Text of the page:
Snap. Me too. On the other hand I did catch the last 20 minutes of a good doco on TVNZ7 tonight about glacier retreat & the Media7 programme did a better job of covering the fake controversy of the CRU e-mail saga, than I had anticipated. Not accurate enough, but as close as they'll get I imagine.

mspelto April 21, 2010 at 12:23 pm

The shrinking of the glaciers in this dry alpine region is the visible part. The glaciers lose considerable mass via sublimation, so as they shrink it is not really more melting that occurs necessarily. There reduced size already even with more melting will yield less runoff. In addition the water supply is based partly on the limited snow fall which also can sublimate and even evaporate from the surface rocks upon melting since it is often a thin covering. This problem is becoming more widespread throughout the high dry alpine Andes such as the Zongo Glacier region

mspelto April 21, 2010 at 12:23 pm

The shrinking of the glaciers in this dry alpine region is the visible part. The glaciers lose considerable mass via sublimation, so as they shrink it is not really more melting that occurs necessarily. There reduced size already even with more melting will yield less runoff. In addition the water supply is based partly on the limited snow fall which also can sublimate and even evaporate from the surface rocks upon melting since it is often a thin covering. This problem is becoming more widespread throughout the high dry alpine Andes such as the Zongo Glacier region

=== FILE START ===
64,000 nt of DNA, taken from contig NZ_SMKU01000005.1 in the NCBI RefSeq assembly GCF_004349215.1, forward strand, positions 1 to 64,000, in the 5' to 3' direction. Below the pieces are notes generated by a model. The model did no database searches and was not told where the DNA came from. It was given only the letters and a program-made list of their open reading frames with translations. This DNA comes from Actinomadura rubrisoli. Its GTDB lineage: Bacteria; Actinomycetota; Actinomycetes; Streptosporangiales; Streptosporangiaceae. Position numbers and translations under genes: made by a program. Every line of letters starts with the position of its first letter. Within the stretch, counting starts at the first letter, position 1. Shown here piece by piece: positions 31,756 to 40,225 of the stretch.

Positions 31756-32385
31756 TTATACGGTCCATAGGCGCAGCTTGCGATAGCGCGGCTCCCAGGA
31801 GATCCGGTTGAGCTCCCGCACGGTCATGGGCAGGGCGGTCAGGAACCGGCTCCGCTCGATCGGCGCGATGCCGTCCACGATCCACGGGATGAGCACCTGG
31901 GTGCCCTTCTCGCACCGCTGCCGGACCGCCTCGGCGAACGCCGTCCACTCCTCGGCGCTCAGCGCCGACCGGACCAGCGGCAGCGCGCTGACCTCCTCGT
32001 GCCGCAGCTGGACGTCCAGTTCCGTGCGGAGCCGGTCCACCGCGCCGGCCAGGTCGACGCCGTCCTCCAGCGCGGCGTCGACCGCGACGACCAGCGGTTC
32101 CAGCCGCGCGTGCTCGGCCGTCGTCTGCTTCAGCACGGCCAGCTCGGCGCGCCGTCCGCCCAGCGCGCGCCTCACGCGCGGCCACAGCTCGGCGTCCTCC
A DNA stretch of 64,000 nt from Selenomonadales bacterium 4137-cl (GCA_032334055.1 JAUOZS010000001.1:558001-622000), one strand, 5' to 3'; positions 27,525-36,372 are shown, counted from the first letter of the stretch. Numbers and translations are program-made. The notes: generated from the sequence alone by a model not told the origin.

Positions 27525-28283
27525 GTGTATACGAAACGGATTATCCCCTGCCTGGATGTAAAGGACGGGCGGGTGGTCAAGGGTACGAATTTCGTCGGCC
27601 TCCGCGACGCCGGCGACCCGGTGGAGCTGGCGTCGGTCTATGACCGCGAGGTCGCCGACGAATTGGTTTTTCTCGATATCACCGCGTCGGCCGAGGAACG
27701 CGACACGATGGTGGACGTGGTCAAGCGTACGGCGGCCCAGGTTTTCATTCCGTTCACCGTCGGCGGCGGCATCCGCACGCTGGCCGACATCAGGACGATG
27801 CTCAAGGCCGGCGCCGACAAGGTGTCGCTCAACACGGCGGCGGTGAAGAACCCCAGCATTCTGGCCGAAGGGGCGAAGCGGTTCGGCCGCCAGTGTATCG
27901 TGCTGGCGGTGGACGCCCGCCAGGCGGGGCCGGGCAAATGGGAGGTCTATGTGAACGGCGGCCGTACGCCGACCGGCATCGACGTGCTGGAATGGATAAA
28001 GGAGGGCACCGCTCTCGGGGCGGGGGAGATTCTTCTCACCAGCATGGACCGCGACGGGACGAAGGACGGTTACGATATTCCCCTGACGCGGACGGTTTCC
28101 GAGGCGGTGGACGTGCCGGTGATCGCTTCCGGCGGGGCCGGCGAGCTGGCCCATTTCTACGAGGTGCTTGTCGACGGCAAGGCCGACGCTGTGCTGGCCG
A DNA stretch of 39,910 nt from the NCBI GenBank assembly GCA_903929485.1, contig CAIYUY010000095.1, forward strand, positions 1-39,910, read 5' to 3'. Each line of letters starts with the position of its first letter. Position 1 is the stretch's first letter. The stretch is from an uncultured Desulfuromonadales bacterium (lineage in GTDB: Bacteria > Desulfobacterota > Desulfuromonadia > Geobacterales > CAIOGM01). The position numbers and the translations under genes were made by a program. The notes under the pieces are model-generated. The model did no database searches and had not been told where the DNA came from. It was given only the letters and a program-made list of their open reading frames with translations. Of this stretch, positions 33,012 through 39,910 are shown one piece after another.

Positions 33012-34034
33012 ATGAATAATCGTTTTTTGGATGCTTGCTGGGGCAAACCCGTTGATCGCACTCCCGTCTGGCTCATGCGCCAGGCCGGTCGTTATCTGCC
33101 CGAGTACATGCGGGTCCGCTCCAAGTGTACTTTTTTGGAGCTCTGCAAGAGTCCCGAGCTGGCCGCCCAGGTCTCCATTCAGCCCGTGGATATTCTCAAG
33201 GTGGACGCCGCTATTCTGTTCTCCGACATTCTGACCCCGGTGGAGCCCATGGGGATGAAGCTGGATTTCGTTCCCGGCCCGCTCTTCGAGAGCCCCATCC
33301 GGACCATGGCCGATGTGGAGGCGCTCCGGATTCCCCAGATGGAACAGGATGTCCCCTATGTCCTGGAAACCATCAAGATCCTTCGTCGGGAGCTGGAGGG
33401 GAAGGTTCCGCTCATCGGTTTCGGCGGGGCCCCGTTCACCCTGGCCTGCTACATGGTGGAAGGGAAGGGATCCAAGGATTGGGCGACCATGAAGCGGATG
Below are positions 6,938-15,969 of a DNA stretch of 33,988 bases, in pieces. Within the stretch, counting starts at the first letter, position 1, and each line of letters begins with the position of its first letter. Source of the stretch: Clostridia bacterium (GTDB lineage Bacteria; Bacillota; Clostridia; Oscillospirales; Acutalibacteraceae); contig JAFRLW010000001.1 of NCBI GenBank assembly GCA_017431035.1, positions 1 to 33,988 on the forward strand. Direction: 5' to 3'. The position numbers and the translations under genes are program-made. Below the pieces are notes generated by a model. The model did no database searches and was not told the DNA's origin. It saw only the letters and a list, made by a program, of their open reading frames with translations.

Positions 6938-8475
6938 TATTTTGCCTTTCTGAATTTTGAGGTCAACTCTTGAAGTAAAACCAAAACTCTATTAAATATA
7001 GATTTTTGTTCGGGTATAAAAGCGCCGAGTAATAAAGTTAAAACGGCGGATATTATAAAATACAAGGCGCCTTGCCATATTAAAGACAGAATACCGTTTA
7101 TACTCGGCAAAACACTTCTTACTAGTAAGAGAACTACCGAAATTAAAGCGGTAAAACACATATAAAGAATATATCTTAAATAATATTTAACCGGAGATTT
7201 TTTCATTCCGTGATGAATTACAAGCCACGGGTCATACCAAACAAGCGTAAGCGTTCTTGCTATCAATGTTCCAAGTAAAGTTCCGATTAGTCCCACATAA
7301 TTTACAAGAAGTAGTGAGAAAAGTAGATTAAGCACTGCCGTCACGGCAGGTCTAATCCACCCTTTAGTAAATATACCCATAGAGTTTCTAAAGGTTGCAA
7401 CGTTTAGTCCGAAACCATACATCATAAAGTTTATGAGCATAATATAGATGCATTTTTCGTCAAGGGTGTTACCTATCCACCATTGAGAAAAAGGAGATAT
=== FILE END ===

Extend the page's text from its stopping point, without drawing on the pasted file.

Bryan Walker April 21, 2010 at 8:17 pm

Thanks for the link mspelto. Interesting commentary and great pictures. And lots posts on other glaciers which I look forward to browsing.

Steve Wrathall April 22, 2010 at 12:32 am

http://news.yahoo.com/s/afp/20100420/ts_afp/boliv
Bolivian President Evo Morales opened a "people's conference" on climate change on Tuesday with an attack on capitalism's debt to global warming, ……"Either capitalism dies, or it will be Mother Earth,"

A resource-rich nation disasterously addicted to putting fruit loops into power. No wonder it has the lowest GDP/capita in S America.

Bryan Walker April 22, 2010 at 12:50 am

I doubt whether the accession of Morales to power was responsible for the melting of the glaciers. And who knows, he might be right about capitalism, certainly in some of its manifestations.

TomG April 22, 2010 at 6:41 am

Please tell us Steve how the "fruit loops" melt the glaciers.

Steve Wrathall April 22, 2010 at 8:42 am